Texas Data Breach Exposed 3.5 Million Records Names, addresses, and social security numbers of state retirees and unemployment beneficiaries were posted, unencrypted, on a public server.
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Slideshow: 10 Massive Security Breaches
The Texas comptroller's office began notifying millions of people Monday that their personal data had been involved in a data breach. The private data was posted to a public server, where it was available--in some cases--for over a year.
"I deeply regret the exposure of the personal information that occurred and am angry that it happened," Texas comptroller Susan Combs said in a statement. "I want to reassure people that the information was sealed off from any public access immediately after the mistake was discovered and was then moved to a secure location. We take information security very seriously and this type of exposure will not happen again."
The state's attorney general and the FBI have launched a criminal investigation into the data breach. A state spokesperson told The Dallas Morning News that an unspecified number of people were fired after the breach was discovered on March 31, 2011.
The 3.5 million breached records include 1.2 million records, posted in January 2010, of education employees and retirees from the Teacher Retirement System of Texas. In addition, 2 million records from the Texas Workforce Commission (TWC), which provides unemployment benefits to Texas residents, were posted in April 2010. Finally, 281,000 records from the Employees Retirement System of Texas, involving state employees and retirees, were posted in May 2010.
According to the comptroller's office, "the information was required to be transferred per statute by these agencies and used internally at the comptroller's office as part of the unclaimed property verification system." It also said that "we have no information at this time that the personal information has been misused in any way."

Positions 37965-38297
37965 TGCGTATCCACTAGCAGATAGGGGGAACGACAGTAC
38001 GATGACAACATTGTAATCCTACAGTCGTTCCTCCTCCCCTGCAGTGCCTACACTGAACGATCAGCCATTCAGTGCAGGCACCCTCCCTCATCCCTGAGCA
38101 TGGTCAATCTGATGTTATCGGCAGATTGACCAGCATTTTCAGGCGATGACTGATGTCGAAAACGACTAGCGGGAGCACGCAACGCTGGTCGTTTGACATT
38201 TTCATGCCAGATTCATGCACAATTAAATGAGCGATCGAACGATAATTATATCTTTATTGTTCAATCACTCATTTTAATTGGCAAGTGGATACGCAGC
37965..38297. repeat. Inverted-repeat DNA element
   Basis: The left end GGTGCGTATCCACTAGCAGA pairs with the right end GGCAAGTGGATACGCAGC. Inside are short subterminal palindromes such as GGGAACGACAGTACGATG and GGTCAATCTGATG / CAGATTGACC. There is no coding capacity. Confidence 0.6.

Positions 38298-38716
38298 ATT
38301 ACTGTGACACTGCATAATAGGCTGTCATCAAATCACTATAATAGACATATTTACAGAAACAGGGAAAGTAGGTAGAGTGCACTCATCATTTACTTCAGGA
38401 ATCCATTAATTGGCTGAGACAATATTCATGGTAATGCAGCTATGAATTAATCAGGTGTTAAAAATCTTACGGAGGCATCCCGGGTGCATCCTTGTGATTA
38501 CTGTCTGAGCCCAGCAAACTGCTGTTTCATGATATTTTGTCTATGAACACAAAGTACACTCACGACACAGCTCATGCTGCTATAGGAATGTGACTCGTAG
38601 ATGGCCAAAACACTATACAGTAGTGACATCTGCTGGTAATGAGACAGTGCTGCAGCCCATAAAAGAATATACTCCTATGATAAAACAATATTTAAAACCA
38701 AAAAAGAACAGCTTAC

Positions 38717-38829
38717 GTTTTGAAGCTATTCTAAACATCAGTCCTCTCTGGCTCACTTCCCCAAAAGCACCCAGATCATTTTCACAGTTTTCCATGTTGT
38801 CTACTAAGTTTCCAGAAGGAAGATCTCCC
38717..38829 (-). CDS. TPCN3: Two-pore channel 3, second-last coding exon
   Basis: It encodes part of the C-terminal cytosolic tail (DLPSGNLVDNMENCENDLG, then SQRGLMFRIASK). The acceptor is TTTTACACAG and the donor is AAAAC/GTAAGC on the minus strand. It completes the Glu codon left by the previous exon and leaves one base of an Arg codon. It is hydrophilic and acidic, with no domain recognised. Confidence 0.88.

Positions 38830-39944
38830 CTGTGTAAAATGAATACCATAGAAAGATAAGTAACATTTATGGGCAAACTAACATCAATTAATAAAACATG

The posted records included people's names, mailing addresses, social security numbers, and in some cases also dates of birth and driver's license numbers. According to the comptroller's office, none of the data was encrypted, even though Texas administrative rules require agencies to encrypt all data files containing sensitive information. Furthermore, established security policies governing how information gets released were not followed.
The leak of social security numbers is dangerous, as they can be used by identity thieves to open bank accounts, secure lines of credit, and apply for credit cards. Accordingly, most organizations that experience a serious data breach, such as this one, extend free credit monitoring services to affected people to help offset the substantial time typically required to clean up any resulting identity theft. To date, Texas has not said it will offer such services to people affected by the comptroller's breach.
Instead, the state has set up an informational website, dubbed Texas Safeguard. Starting Tuesday, the state also began offering a toll-free number that people can call for more information, or to find out if they will be receiving a data breach notification letter. As of Tuesday, however, a message on the Web page noted that while the call center was equipped to receive 19,000 calls per day, and would be staffed 24 hours per day for the first week, it was "currently receiving high call volumes" and might be unavailable.
Perhaps that's not surprising, since based on the volume of potentially compromised records, the call center can only handle inquiries--on a per-day basis--from 0.5% of the people whose personal details were potentially breached.